Voices of Donation
“My story is probably pretty common – about a girl that loves her dad. I was always his princess. Everyone knew I had him wrapped around my finger – and he around mine. We did so much together. We would travel and explore and call each other numerous times per day. He always had problems with his hips and had an open wound on his knee, but when it got too hard for him to get around, we would take a day and just drive. Our favorite thing to do was going to look for Amish in the countryside, and it was great just being in the car and talking and laughing together. His laugh was contagious.
He had gone into the hospital and was getting a skin graft done to cover the wound on his knee. The doctor came out and said everything went fine and he was in recovery. I waited to see him before I had to return to work. About half an hour later, the doctor came out and said that he had had a massive heart attack.
He spent some time in the ICU, but came out of it ready to go. He had to have a pacemaker and defibrillator put in. He had many ups and downs and went in and out of the nursing home, eventually having both hips replaced. His body was failing him.
The doctors began talking to me about a DNR. This, to me, meant that I was giving up on him, and this is not something that I wanted to accept. They kept telling me that this wasn’t a life. Everything was shutting down, and there wasn’t a lot that could be done. They said his body was not going to make it through anymore surgeries. So I signed the DNR.
On March 27, 2005, my dad was admitted to the hospital because his oxygen levels were low and he was very tired. He was put into the ICU but was hooked up to no machines. I went to visit him after work on March 28 and talked to him a bit. He was lively and doing great, but he complained that his backside hurt. The nurse had me step out so that she could adjust him. Shortly after, she came running out and told me that I should come back in. She said that while she was adjusting him, his heart stopped. I shook him and begged for him to come back and selfishly said that I needed him – that my brother and I need him. But he was gone. My world was absolutely turned upside down.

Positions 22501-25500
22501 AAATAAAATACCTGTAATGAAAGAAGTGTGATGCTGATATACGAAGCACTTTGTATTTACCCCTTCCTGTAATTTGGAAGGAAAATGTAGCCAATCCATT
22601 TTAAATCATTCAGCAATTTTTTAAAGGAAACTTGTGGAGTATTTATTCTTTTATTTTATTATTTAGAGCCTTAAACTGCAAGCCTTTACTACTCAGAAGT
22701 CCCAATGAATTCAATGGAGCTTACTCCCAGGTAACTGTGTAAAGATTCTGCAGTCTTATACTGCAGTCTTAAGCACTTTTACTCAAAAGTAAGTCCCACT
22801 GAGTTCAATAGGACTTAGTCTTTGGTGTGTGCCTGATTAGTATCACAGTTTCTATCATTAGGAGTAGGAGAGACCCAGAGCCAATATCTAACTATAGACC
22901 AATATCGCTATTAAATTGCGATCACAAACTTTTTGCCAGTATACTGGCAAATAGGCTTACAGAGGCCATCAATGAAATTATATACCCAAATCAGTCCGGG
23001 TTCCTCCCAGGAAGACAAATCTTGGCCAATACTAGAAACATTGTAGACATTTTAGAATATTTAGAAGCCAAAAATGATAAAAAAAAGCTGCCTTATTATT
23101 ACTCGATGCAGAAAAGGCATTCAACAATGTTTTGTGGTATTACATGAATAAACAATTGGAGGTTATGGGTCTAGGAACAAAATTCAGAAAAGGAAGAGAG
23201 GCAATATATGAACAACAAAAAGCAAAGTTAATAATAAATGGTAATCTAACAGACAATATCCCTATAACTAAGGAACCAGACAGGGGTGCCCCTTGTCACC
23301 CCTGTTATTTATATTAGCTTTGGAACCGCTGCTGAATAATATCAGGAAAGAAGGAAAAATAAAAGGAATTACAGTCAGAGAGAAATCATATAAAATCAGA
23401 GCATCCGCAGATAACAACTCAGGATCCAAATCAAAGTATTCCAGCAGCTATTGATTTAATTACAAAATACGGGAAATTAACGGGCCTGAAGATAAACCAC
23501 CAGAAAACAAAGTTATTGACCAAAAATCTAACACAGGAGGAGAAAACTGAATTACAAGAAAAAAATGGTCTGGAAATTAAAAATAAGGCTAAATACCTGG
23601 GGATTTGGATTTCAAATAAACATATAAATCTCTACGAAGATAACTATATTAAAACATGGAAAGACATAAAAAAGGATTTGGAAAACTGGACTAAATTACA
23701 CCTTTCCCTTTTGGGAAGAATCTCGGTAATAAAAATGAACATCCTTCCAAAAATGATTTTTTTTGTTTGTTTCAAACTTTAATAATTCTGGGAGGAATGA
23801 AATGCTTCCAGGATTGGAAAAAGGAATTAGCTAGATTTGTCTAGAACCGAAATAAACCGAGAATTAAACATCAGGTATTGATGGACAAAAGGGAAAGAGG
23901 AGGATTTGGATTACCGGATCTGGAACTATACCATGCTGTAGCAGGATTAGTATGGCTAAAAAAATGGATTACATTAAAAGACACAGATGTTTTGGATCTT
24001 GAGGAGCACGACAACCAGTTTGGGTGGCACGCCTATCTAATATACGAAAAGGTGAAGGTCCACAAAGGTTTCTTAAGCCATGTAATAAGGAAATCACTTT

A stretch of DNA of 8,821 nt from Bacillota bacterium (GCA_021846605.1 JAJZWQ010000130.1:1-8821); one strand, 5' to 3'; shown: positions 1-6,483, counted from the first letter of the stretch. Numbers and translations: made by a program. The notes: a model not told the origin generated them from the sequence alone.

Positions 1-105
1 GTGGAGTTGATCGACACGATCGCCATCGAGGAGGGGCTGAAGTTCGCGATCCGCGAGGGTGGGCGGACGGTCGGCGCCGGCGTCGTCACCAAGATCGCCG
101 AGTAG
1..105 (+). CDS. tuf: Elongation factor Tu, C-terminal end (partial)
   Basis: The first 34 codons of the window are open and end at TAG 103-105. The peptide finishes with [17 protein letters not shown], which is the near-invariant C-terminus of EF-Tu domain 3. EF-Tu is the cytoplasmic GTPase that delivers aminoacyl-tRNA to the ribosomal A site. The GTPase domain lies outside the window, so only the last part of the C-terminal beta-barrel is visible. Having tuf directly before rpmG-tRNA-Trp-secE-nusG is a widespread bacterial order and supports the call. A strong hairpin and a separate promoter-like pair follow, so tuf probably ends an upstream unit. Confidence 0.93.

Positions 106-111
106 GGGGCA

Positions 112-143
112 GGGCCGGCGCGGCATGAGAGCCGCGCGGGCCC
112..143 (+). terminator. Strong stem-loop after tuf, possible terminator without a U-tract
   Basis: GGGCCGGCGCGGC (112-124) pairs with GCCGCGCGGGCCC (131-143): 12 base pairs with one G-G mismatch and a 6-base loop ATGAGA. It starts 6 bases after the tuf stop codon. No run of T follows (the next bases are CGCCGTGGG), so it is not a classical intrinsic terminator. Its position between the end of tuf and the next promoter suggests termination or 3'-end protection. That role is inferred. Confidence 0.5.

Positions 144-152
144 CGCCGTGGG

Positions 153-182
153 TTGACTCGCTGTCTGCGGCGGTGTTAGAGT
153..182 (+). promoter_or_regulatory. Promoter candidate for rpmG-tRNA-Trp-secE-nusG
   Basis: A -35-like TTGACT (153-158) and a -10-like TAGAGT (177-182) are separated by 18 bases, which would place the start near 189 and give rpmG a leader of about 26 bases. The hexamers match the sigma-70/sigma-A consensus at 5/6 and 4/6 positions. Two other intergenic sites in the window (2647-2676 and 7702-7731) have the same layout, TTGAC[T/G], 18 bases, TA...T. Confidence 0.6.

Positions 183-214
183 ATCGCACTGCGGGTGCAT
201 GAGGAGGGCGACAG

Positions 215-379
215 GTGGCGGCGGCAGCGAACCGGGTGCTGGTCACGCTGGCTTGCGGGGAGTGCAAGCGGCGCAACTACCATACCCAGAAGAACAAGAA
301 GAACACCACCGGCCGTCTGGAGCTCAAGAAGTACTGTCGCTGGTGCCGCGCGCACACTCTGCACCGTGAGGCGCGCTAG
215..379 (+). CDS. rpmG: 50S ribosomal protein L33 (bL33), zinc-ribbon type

I was asked about donation. I knew that he always had ‘donor’ on his driver license. He always asked and made sure I had it on mine as well. When they asked me about donation, I was thinking ‘what would they take?’ Not a lot was intact on my dad. Even with that heart of gold. I answered yes. He would have wanted them to use anything they could take. To say he would have given the shirt off his back would be a complete understatement. He would have gone to his closet and given you the whole works.
When I got the letter in the mail of what was able to be used and all the people that benefited from my dad, I was amazed. I guess it is just stuff you never think about. When I thought of donation I just thought of the organs, not realizing there is so much more.
I am sincerely amazed with RTI Donor Services and all they do. Eventually, I just hope to not be such a cry baby over the pain I feel over the loss of my dad. I hope someday to do so much more for the company. My dad would want me to do this. You give and do what you can with what you have.”
Erika R. Arnoldussen, donor daughter